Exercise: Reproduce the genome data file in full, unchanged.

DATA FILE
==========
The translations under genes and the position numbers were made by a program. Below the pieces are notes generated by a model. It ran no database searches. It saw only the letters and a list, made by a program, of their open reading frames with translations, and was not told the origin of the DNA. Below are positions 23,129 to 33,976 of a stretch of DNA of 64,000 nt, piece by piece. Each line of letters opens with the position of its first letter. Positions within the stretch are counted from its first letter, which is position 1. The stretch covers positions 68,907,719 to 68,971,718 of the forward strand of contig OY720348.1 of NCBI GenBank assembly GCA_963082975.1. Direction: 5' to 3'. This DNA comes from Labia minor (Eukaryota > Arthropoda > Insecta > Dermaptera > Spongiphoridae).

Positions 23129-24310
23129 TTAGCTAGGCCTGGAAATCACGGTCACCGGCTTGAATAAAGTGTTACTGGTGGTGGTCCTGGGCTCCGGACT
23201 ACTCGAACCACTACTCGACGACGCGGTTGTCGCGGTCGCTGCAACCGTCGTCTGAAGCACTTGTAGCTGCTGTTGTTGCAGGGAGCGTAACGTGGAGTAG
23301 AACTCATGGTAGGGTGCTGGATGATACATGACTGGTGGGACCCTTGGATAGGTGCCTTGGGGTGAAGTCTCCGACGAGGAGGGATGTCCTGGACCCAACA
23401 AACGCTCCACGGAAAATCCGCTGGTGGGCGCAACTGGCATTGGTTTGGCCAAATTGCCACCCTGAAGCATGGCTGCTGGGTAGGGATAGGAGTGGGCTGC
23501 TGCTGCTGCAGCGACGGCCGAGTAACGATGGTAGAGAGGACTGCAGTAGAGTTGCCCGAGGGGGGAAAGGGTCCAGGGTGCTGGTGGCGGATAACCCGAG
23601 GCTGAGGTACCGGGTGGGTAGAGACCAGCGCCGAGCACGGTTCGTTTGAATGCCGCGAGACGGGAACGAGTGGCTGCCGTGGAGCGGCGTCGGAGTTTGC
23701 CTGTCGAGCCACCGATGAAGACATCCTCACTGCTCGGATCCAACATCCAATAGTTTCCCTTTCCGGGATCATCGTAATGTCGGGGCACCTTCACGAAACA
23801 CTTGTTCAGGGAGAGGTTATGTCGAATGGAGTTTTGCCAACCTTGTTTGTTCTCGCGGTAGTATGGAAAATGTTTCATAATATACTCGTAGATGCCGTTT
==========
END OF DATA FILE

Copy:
The translations under genes and the position numbers were made by a program. Below the pieces are notes generated by a model. It ran no database searches. It saw only the letters and a list, made by a program, of their open reading frames with translations, and was not told the origin of the DNA. Below are positions 23,129 to 33,976 of a stretch of DNA of 64,000 nt, piece by piece. Each line of letters opens with the position of its first letter. Positions within the stretch are counted from its first letter, which is position 1. The stretch covers positions 68,907,719 to 68,971,718 of the forward strand of contig OY720348.1 of NCBI GenBank assembly GCA_963082975.1. Direction: 5' to 3'. This DNA comes from Labia minor (Eukaryota > Arthropoda > Insecta > Dermaptera > Spongiphoridae).

Positions 23129-24310
23129 TTAGCTAGGCCTGGAAATCACGGTCACCGGCTTGAATAAAGTGTTACTGGTGGTGGTCCTGGGCTCCGGACT
23201 ACTCGAACCACTACTCGACGACGCGGTTGTCGCGGTCGCTGCAACCGTCGTCTGAAGCACTTGTAGCTGCTGTTGTTGCAGGGAGCGTAACGTGGAGTAG
23301 AACTCATGGTAGGGTGCTGGATGATACATGACTGGTGGGACCCTTGGATAGGTGCCTTGGGGTGAAGTCTCCGACGAGGAGGGATGTCCTGGACCCAACA
23401 AACGCTCCACGGAAAATCCGCTGGTGGGCGCAACTGGCATTGGTTTGGCCAAATTGCCACCCTGAAGCATGGCTGCTGGGTAGGGATAGGAGTGGGCTGC
23501 TGCTGCTGCAGCGACGGCCGAGTAACGATGGTAGAGAGGACTGCAGTAGAGTTGCCCGAGGGGGGAAAGGGTCCAGGGTGCTGGTGGCGGATAACCCGAG
23601 GCTGAGGTACCGGGTGGGTAGAGACCAGCGCCGAGCACGGTTCGTTTGAATGCCGCGAGACGGGAACGAGTGGCTGCCGTGGAGCGGCGTCGGAGTTTGC
23701 CTGTCGAGCCACCGATGAAGACATCCTCACTGCTCGGATCCAACATCCAATAGTTTCCCTTTCCGGGATCATCGTAATGTCGGGGCACCTTCACGAAACA
23801 CTTGTTCAGGGAGAGGTTATGTCGAATGGAGTTTTGCCAACCTTGTTTGTTCTCGCGGTAGTATGGAAAATGTTTCATAATATACTCGTAGATGCCGTTT